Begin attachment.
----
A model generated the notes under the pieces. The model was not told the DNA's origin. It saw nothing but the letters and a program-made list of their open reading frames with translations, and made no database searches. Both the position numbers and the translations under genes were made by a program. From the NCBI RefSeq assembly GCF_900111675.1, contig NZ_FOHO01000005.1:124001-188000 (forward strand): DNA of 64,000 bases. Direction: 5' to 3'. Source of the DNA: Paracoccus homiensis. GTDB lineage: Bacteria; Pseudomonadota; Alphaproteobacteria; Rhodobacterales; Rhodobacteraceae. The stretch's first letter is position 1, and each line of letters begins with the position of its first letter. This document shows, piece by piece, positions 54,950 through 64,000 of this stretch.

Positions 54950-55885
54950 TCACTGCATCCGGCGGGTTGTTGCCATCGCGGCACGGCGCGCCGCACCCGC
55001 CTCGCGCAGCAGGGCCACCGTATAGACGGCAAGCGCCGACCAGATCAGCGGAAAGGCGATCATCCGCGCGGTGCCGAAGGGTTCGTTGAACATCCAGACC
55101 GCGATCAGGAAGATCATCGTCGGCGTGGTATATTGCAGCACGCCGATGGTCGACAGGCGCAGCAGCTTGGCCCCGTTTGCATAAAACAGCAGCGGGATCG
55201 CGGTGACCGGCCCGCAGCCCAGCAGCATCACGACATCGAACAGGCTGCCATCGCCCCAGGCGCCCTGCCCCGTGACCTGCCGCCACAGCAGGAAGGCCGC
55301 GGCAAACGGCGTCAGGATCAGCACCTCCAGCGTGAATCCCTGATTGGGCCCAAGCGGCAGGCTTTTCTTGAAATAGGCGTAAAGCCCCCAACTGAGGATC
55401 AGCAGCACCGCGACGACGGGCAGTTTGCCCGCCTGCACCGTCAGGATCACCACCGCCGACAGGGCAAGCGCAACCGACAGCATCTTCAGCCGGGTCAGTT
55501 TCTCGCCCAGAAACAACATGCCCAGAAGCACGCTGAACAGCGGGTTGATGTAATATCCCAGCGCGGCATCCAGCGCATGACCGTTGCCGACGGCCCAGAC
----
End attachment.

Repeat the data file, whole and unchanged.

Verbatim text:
A model generated the notes under the pieces. The model was not told the DNA's origin. It saw nothing but the letters and a program-made list of their open reading frames with translations, and made no database searches. Both the position numbers and the translations under genes were made by a program. From the NCBI RefSeq assembly GCF_900111675.1, contig NZ_FOHO01000005.1:124001-188000 (forward strand): DNA of 64,000 bases. Direction: 5' to 3'. Source of the DNA: Paracoccus homiensis. GTDB lineage: Bacteria; Pseudomonadota; Alphaproteobacteria; Rhodobacterales; Rhodobacteraceae. The stretch's first letter is position 1, and each line of letters begins with the position of its first letter. This document shows, piece by piece, positions 54,950 through 64,000 of this stretch.

Positions 54950-55885
54950 TCACTGCATCCGGCGGGTTGTTGCCATCGCGGCACGGCGCGCCGCACCCGC
55001 CTCGCGCAGCAGGGCCACCGTATAGACGGCAAGCGCCGACCAGATCAGCGGAAAGGCGATCATCCGCGCGGTGCCGAAGGGTTCGTTGAACATCCAGACC
55101 GCGATCAGGAAGATCATCGTCGGCGTGGTATATTGCAGCACGCCGATGGTCGACAGGCGCAGCAGCTTGGCCCCGTTTGCATAAAACAGCAGCGGGATCG
55201 CGGTGACCGGCCCGCAGCCCAGCAGCATCACGACATCGAACAGGCTGCCATCGCCCCAGGCGCCCTGCCCCGTGACCTGCCGCCACAGCAGGAAGGCCGC
55301 GGCAAACGGCGTCAGGATCAGCACCTCCAGCGTGAATCCCTGATTGGGCCCAAGCGGCAGGCTTTTCTTGAAATAGGCGTAAAGCCCCCAACTGAGGATC
55401 AGCAGCACCGCGACGACGGGCAGTTTGCCCGCCTGCACCGTCAGGATCACCACCGCCGACAGGGCAAGCGCAACCGACAGCATCTTCAGCCGGGTCAGTT
55501 TCTCGCCCAGAAACAACATGCCCAGAAGCACGCTGAACAGCGGGTTGATGTAATATCCCAGCGCGGCATCCAGCGCATGACCGTTGCCGACGGCCCAGAC